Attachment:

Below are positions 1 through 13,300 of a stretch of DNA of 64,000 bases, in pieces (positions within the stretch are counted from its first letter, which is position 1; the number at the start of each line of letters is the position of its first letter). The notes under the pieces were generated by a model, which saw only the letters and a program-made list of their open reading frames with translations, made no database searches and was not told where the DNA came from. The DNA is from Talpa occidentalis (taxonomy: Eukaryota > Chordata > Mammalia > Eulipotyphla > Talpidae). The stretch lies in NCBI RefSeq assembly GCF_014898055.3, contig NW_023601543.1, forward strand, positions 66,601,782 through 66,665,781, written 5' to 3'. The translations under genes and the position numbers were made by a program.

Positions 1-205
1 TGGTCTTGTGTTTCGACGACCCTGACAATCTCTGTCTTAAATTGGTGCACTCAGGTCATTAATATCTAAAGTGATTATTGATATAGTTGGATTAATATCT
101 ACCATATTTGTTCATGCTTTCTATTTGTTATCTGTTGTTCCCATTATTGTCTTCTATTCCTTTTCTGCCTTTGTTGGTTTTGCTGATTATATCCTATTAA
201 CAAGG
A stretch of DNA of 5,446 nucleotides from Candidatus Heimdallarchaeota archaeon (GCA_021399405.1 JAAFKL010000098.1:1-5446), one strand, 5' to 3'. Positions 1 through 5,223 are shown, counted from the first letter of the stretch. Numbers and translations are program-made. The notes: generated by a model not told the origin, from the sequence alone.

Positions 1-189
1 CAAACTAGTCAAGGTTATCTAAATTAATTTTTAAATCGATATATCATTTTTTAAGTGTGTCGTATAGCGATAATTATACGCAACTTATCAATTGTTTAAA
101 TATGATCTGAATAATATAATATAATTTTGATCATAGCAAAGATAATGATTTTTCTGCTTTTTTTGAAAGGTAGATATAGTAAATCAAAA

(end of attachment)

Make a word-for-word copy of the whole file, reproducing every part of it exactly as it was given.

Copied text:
Below are positions 1 through 13,300 of a stretch of DNA of 64,000 bases, in pieces (positions within the stretch are counted from its first letter, which is position 1; the number at the start of each line of letters is the position of its first letter). The notes under the pieces were generated by a model, which saw only the letters and a program-made list of their open reading frames with translations, made no database searches and was not told where the DNA came from. The DNA is from Talpa occidentalis (taxonomy: Eukaryota > Chordata > Mammalia > Eulipotyphla > Talpidae). The stretch lies in NCBI RefSeq assembly GCF_014898055.3, contig NW_023601543.1, forward strand, positions 66,601,782 through 66,665,781, written 5' to 3'. The translations under genes and the position numbers were made by a program.

Positions 1-205
1 TGGTCTTGTGTTTCGACGACCCTGACAATCTCTGTCTTAAATTGGTGCACTCAGGTCATTAATATCTAAAGTGATTATTGATATAGTTGGATTAATATCT
101 ACCATATTTGTTCATGCTTTCTATTTGTTATCTGTTGTTCCCATTATTGTCTTCTATTCCTTTTCTGCCTTTGTTGGTTTTGCTGATTATATCCTATTAA
201 CAAGG
A stretch of DNA of 5,446 nucleotides from Candidatus Heimdallarchaeota archaeon (GCA_021399405.1 JAAFKL010000098.1:1-5446), one strand, 5' to 3'. Positions 1 through 5,223 are shown, counted from the first letter of the stretch. Numbers and translations are program-made. The notes: generated by a model not told the origin, from the sequence alone.

Positions 1-189
1 CAAACTAGTCAAGGTTATCTAAATTAATTTTTAAATCGATATATCATTTTTTAAGTGTGTCGTATAGCGATAATTATACGCAACTTATCAATTGTTTAAA
101 TATGATCTGAATAATATAATATAATTTTGATCATAGCAAAGATAATGATTTTTCTGCTTTTTTTGAAAGGTAGATATAGTAAATCAAAA